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Everything you know about Windows 8 applies to Windows Server 2012; hover in the bottom left corner and you see the Start button, hover in the top left for the switching pane of other applications, hover in either corner on the right to get the charm bar. Windows-X still brings up a handy menu of tools including the admin command prompt and Device Manager.
You can open the Windows Store and install WinRT apps (you just have to log in with something that isn't the default administrator account and fill in a Microsoft account as usual). You can create groups of tiles on the Start screen; most of the tools you'll use are already there in a handy group.
Although Server Manager has the Windows 8 look, especially in the dashboards (which will also look familiar if you're using Windows Azure) many of the tools have more familiar interfaces.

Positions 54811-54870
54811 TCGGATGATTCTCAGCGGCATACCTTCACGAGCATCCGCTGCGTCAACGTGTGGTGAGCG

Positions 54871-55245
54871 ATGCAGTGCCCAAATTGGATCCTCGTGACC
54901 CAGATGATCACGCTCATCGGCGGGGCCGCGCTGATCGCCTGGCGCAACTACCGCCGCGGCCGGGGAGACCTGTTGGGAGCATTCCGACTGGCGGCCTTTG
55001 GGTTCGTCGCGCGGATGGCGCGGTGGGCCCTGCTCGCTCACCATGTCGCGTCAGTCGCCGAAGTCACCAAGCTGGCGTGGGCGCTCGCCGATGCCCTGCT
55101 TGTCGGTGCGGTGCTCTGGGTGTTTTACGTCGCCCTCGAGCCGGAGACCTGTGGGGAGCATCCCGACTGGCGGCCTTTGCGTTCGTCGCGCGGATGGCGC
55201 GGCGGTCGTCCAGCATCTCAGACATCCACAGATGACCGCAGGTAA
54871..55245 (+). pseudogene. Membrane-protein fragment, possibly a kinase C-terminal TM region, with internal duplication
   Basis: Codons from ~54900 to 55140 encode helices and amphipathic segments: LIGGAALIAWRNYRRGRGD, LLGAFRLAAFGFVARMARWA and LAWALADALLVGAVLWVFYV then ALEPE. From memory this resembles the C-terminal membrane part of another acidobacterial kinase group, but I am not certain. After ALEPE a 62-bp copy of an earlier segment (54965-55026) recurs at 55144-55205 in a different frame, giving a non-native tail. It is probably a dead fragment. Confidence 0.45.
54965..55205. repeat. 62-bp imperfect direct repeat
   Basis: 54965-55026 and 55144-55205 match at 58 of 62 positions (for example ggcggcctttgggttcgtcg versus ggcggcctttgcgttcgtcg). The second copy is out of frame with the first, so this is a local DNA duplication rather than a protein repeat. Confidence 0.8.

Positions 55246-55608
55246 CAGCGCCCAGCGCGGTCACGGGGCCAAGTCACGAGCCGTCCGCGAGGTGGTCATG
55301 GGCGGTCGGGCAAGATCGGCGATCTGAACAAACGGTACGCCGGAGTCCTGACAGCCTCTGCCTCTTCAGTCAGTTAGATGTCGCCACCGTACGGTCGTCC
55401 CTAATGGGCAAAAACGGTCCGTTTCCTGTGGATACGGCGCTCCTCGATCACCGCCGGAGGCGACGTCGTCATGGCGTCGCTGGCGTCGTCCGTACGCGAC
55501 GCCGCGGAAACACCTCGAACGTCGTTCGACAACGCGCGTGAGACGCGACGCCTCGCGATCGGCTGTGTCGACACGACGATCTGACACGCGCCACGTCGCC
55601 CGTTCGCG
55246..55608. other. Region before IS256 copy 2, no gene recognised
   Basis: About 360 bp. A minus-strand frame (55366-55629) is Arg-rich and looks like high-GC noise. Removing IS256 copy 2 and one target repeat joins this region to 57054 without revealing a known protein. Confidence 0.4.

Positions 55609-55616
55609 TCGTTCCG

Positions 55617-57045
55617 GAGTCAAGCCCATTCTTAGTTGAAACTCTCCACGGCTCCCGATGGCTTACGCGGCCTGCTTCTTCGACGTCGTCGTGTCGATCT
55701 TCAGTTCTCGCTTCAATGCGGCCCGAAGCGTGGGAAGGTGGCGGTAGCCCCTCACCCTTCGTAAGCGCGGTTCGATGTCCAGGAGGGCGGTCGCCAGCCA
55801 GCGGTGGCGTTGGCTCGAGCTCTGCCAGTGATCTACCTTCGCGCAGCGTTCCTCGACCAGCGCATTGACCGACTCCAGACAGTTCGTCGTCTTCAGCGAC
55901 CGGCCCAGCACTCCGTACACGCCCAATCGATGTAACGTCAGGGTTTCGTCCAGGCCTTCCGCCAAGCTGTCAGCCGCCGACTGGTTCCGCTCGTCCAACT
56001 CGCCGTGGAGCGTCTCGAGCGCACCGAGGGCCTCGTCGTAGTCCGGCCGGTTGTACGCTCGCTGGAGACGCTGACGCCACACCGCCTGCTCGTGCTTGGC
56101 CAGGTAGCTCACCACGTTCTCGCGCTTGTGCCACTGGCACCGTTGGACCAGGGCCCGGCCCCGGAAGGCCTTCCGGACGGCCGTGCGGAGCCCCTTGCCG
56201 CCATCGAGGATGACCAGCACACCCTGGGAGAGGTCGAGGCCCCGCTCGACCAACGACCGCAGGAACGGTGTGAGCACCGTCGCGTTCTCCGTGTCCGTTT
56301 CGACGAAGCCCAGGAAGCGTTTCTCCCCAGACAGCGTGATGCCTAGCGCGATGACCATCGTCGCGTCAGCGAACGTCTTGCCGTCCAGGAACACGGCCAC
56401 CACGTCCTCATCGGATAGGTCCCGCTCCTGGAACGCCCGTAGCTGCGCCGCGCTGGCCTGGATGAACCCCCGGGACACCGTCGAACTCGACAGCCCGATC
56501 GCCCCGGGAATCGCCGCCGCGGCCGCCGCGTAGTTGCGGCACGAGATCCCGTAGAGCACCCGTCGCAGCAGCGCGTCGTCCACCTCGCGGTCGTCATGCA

You will need to be comfortable with Windows 8 if you want to use the Remote Server Administration Tools; although you can remotely access in to it from any system, currently the only version of RSAT for Windows Server 2012 runs on Windows 8. The two operating systems are designed to work well together and they do. But even if you're not planning to run Windows 8 on any of your PCs for the foreseeable future, you'll want to move to Windows Server 2012 more quickly, above all for the storage and virtualisation features.
Current page: Working with Windows Server 2012Prev Page Remote access, remote management Next Page Verdict
Mary (Twitter, Google+, website) started her career at Future Publishing, saw the AOL meltdown first hand the first time around when she ran the AOL UK computing channel, and she's been a freelance tech writer for over a decade. She's used every version of Windows and Office released, and every smartphone too, but she's still looking for the perfect tablet. Yes, she really does have USB earrings.